Intended for healthcare professionals

Rapid response to:


Ghostwriting: the importance of definition and its place in contemporary drug marketing

BMJ 2016; 354 doi: (Published 30 August 2016) Cite this as: BMJ 2016;354:i4578

Rapid Response:

Re: Ghostwriting: the importance of definition and its place in contemporary drug marketing

I thank Al Weigel of the International Society for Medical Publication Professionals (ISMPP), and Serina Stretton and her colleagues from the Global Society of Publications Professionals (GAPP) for their comments. I have addressed most of their points in an accompanying response, but focus here on their claims about transparency in the commercial publications trade.

Weigel and Stretton both object to my article by emphasizing their trade’s commitment to “transparency”. My analysis shows, however, that modest transparency and small print disclosure, while better than nothing, paradoxically provides an apparatus for subtle misattribution, concealment and spin. My article discusses this as a cultural problem within medicine for which many stakeholders are responsible. It is important not to lay the blame at industry’s door alone. As Stretton rightly points out, it is journals that make authorship rules, and decide how disclosures should be presented to their readers. Table 2 of my article provides some useful suggestions to the editorial community.

More importantly, however, while I applaud Stretton’s and Weigel’s commitment to transparency, I remind them that the publications trade remains unacceptably secretive. Numerous articles are produced for journal publication every year, scientific platforms and publications plans are developed, academics are recruited to participate as authors, trade writers draft manuscripts, and substantial payments pass from corporations to agencies, but little of this activity is in the public domain. Indeed, the process has been characterized as ‘ghost management’ (1).

Commercial secrecy has no place in an open scholarly discourse. Since this literature has been placed within the public academic forum with the goal of informing treatment decisions, readers and their patients have a right to know exactly what commercial considerations were at work in its development, and who was paid by whom to create the material. This right extends not only to current literature, but to published literature with a potential bearing on clinical practice – conservatively, since the turn of the century.

I therefore invite Weigel on behalf of ISMPP’s sponsor companies, and Stretton and her GAPP coauthors on behalf of their own companies, to clarify on this forum what they believe should be transparent, and what should be secret, by responding to the following 5 requests:

1. Will your companies place in the public domain full lists of every journal article they have produced since 2000?

2. Will your companies place in the public domain all the publications plans relating to these articles, including supporting documentation on product positioning, scientific platforms, “educational objectives”, communication points and messages?

3. Will your companies name all academics and medical professionals they have worked with since 2000, including the projects and articles they worked on and the products they worked in connection with?

4. According to the trade definition of ghostwriting, have any GAPP or ISMPP companies, including your own and previous companies you have worked for, ever produced a ghostwritten article? Will you ensure these articles are all now identified, in order to help cleanse the medical literature? Do you also urge writers to bring any such articles to public attention, and will your companies disregard the confidentiality clauses writers have signed with them if they do?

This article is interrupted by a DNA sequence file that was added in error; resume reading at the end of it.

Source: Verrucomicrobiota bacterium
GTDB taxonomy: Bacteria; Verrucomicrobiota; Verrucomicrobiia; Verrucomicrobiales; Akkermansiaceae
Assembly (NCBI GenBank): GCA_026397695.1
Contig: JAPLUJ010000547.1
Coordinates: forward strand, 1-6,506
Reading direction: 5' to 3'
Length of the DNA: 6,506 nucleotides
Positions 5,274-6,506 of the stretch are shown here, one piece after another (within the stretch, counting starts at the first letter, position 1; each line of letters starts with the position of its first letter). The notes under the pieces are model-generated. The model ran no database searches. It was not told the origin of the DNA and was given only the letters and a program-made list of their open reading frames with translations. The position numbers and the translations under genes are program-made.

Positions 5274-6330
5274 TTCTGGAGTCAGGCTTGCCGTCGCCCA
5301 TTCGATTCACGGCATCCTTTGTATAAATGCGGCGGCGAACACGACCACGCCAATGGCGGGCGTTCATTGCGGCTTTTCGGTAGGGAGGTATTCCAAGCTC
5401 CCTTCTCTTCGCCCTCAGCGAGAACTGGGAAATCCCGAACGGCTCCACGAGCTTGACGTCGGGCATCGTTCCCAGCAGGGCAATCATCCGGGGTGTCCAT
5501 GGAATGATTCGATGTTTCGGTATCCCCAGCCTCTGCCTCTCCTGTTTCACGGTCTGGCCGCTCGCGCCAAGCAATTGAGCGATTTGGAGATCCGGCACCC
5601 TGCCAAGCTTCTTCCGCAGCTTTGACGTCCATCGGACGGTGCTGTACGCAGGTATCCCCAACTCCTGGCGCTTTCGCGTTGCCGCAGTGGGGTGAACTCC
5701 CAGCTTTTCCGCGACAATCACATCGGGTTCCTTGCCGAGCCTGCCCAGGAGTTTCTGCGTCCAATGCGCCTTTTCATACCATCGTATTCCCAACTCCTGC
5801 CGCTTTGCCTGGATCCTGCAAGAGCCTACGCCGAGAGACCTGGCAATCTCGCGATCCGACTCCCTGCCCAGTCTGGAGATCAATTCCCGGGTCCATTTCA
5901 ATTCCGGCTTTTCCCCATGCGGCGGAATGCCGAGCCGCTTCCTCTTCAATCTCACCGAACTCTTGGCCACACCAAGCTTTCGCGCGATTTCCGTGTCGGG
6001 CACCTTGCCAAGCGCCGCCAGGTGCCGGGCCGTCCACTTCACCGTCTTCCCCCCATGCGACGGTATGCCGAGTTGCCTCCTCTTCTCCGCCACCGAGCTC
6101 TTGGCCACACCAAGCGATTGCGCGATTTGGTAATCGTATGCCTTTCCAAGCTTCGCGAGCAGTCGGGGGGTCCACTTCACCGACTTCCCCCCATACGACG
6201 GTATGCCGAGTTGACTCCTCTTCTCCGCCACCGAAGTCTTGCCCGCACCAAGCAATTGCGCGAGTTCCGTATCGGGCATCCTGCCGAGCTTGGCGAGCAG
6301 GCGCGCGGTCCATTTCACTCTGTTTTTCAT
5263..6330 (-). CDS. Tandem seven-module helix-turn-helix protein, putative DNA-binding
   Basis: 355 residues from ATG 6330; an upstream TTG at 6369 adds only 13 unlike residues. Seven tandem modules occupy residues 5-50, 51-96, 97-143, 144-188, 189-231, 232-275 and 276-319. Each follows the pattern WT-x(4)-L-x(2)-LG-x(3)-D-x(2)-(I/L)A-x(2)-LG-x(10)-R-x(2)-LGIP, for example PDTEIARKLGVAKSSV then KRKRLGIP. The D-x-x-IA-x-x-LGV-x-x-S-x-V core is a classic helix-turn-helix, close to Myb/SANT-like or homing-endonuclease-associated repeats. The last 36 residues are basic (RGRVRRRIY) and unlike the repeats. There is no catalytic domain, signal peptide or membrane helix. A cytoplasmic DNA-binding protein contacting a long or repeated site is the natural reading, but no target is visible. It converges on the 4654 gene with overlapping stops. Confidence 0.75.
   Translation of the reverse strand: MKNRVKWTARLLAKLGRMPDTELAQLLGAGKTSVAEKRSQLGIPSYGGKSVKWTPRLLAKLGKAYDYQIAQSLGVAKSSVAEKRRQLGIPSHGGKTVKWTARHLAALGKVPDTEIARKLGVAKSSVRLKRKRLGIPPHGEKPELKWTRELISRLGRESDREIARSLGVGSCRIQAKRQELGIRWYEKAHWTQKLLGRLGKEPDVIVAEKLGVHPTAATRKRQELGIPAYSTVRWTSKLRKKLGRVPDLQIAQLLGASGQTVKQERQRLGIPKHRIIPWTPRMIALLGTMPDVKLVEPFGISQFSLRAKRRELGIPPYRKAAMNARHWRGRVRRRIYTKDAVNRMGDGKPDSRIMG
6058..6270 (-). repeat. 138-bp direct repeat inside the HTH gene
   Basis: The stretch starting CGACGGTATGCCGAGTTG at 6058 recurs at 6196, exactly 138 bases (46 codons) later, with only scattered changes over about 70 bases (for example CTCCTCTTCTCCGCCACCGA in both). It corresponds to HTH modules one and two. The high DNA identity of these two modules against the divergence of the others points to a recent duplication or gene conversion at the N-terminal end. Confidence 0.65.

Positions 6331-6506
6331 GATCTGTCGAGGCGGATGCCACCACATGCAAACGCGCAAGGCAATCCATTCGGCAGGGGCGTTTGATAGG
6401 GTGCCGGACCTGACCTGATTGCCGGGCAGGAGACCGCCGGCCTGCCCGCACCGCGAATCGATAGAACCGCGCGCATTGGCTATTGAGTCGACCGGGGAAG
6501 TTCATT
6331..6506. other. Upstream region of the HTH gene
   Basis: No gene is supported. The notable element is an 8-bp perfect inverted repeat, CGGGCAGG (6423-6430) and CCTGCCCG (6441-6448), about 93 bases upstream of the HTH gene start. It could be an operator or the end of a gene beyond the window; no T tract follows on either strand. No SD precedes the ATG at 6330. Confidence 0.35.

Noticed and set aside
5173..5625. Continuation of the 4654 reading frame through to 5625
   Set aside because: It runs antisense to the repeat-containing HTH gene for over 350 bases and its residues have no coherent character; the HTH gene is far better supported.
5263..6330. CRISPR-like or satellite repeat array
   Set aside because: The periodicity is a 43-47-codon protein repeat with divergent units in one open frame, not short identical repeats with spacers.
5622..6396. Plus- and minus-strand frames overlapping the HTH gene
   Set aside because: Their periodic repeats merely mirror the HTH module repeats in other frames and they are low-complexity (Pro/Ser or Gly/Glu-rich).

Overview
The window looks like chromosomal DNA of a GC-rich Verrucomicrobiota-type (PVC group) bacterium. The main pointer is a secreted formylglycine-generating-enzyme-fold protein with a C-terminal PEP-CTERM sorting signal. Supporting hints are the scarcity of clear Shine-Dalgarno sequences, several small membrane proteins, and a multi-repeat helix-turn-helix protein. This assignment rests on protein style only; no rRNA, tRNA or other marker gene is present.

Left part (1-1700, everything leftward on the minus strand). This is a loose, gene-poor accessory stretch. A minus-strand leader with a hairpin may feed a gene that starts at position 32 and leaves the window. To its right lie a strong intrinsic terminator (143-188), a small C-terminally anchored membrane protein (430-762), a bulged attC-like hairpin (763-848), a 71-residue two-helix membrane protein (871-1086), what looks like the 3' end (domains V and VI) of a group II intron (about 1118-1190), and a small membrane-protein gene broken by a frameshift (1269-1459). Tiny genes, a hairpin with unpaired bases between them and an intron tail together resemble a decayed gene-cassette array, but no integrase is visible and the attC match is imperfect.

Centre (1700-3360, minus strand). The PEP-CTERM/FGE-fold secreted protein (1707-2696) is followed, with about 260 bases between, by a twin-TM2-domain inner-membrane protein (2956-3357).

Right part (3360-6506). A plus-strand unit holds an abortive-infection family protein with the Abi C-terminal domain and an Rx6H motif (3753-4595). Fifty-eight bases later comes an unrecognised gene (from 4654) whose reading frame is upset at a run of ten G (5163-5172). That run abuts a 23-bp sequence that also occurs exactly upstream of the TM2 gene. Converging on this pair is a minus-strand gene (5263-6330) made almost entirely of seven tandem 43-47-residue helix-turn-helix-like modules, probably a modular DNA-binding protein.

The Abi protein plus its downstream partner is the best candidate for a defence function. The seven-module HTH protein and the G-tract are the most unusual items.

5. Will your companies agree henceforth to place in the public domain:
A. Every publications plan they develop, including all supporting documentation relating to drugs, their scientific platforms and their positioning?
B. All outlines and drafts they developed for every article that secures publication?
C. The names of every academic expert they work with, including the projects they work on and the product being marketed?
D. Full details of intellectual property rights they or their clients hold in respect of research, data, documentation and draft publications?
E. The cash sum typically paid to them by pharmaceutical clients for each type of article and publications plan they develop, such that the public is aware how much money is changing hands in the development of this literature?

There can be no justification for sequestering the machinations of this trade from public view, especially when its output is lodged in open scientific discourse with the goal of influencing patient treatment. In my opinion, if the trade refuses greater transparency, it should be investigated by lawmaker committees – as indeed should the broader culture of commercialism and inadequate transparency within academic medical science and publishing. I await ISMPP and GAPP’s response to these requests for transparency with interest.


1. Sismondo S. Ghost management: how much of the medical literature is shaped behind the scenes by the pharmaceutical industry? PLoS Med. 2007 Sep;4(9):e286.

Competing interests: I am a supporter of innovative pharmaceutical research and have affection for, and friendships within, pharmaceutical corporations and also the marketing and publications trade, whose employees I consider to be ethical and professional. As stated in my article, between 1994 and 2012 most of my income came from consultancy and writing services provided to pharmaceutical corporations, either directly or via marketing agencies. In 2015 I acted as a paid expert witness on behalf of the plaintiffs in a US federal legal action against a drug company.

21 September 2016
Alastair Matheson
Independent consultant
Toronto, Canada